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During surgery and implantation of prosthetic implants, microorganisms tend to be introduced onto the implant surface, and then the so-called “race for the surface” begins. This phenomenon is a competitive event between bacteria biofilm formation and tissue integration.

Genetoo tackles this problem by modifying prosthetic implant surfaces using Laser Surface Texturing strategy. This technology inhibits bacteria attachments and biofilm growth without the need for antibiotic treatments, letting the body tissue surrounding the implant interacts with its surface and growth.

Laser Surface Texturing is an established set of technologies that relies on the modification of material surfaces with the aid of laser beams. During laser processing, the irradiation of the laser generates a thermal effect that leads to the ejection of material from the interacting surface area. This creates a plethora of nano- and microstructures while also modifying chemical surface properties such as wettability, bacteria adhesion, or biocompatibility. Moreover, this technology is environmentally friendly, scalable, precise, rapid, and extremely reproducible.

Among the several the Laser Surface Texturing technologies available the most well-known is named Direct Laser Writing (DLW) and is based on the direct irradiation of a material surface with a single laser beam generating different ablated structures in the nano- and microscales.

Some of the surface structures generated can be classified as followed: (a-b) Laser-Induced Periodic Surface Structures (LIPSS), (c-d) nanopillars array (NP), or (d-e) arrays of nanopillars covered with LIPSS (MS-LIPSS)

DLW significantly reduces the bacteria population on treated surfaces compared to untreated ones. Moreover, DLW does not impede biofilm growth but even enhances tissue integration in osteogenic and non-osteogenic medium (Alpha-MEM).

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Representative fluorescence images of Staphylococcus aureus on Ti surfaces at 48 h after bacteria seeding. TCPS (a-b), polished (c-d), LIPSS (e-f), NP (g-h), and MC-LIPSS (i-j) surfaces. Similar bacteria population was observed for Ti-6Al-4V alloy surfaces.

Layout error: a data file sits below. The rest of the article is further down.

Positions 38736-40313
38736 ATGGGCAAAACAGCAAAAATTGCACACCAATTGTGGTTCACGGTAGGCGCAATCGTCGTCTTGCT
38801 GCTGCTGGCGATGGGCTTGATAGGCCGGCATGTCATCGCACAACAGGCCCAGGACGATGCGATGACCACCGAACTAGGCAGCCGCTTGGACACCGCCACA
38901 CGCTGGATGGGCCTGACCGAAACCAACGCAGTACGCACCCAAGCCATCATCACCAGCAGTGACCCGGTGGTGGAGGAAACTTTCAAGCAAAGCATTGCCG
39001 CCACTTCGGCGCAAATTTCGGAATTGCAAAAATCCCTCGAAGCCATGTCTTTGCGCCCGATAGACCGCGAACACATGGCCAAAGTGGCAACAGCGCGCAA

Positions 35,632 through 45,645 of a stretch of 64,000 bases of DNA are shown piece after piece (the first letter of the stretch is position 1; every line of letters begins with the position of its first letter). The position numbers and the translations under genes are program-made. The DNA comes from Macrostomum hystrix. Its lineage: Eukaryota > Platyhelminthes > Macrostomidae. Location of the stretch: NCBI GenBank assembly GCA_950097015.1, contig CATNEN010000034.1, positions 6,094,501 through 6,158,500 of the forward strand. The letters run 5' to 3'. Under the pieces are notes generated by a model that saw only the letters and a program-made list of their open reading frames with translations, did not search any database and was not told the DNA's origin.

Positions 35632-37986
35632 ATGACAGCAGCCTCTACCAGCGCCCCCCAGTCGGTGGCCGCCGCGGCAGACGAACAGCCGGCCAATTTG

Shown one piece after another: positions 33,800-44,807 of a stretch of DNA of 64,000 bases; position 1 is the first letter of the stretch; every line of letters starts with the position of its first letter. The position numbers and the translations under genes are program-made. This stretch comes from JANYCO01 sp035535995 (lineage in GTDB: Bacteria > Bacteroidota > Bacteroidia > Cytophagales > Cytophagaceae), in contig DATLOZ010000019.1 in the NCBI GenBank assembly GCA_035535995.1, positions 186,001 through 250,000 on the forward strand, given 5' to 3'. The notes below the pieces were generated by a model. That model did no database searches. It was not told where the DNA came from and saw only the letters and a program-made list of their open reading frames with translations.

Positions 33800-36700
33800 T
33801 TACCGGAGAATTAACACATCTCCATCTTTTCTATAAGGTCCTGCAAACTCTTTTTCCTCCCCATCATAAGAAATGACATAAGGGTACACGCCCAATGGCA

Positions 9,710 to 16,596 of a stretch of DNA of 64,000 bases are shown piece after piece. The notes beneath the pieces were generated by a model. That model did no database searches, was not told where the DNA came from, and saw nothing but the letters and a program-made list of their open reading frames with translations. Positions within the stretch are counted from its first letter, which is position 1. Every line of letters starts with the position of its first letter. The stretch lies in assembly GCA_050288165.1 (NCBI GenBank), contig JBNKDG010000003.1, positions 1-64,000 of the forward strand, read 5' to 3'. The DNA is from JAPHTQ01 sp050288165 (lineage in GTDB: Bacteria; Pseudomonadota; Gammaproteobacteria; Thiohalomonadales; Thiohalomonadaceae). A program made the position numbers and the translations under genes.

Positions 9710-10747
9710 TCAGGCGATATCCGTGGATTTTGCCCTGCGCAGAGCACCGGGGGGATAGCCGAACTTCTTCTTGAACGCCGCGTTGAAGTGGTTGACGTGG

Two representative fluorescence images of cells cultured on Ti surfaces at four weeks after cell seeding. Cells were cultured in non-osteogenic and osteogenic media. F-actin fibres and cell nucleus were stained green and blue, respectively.  Laser treated surfaces can deal with tissue integration by recreating substrates with optimal conditions for differential, adhesion and growth of cells. Genetoo is tackling this issue by investigating how cell cultures are affected by surface topography.


Representative high magnification fluorescence images of Mesenchymal Steam Cells (MSC Cells) shape on cp Ti surfaces at 24 h cell seeding. Polished (a-c), LIPSS (d-f), NP (g-i), and MC-LIPSS (jl) surfaces. F-actin fibres and cell nucleus were stained green and blue, respectively. The yellow arrows and arrow-heads (d and j, and g) indicate the cell stretching direction and filopodia structures, respectively. Similar MSCs shapes were observed for Ti-6Al-4V alloy surfaces. 


Representative high magnification fluorescence images of F-actin fibres (green), cell nucleus (blue), and Xylenol orange (XO; red) - on cells cultured on tissue culture at four weeks after cell seeding. Cells were cultured in non-osteogenic and osteogenic media. TCPS was used as a control to confirm if the osteogenic medium was able to promote MSC osteogenesis. 
  • “Genetoo is inspired by special surface structures present in nature and uses laser technology to mimic it and win the race for the surface in favor of human health”
    Alexandre Cunha, PhD
    Member of the Technology Advisory Board, Technology Development and Implementation.
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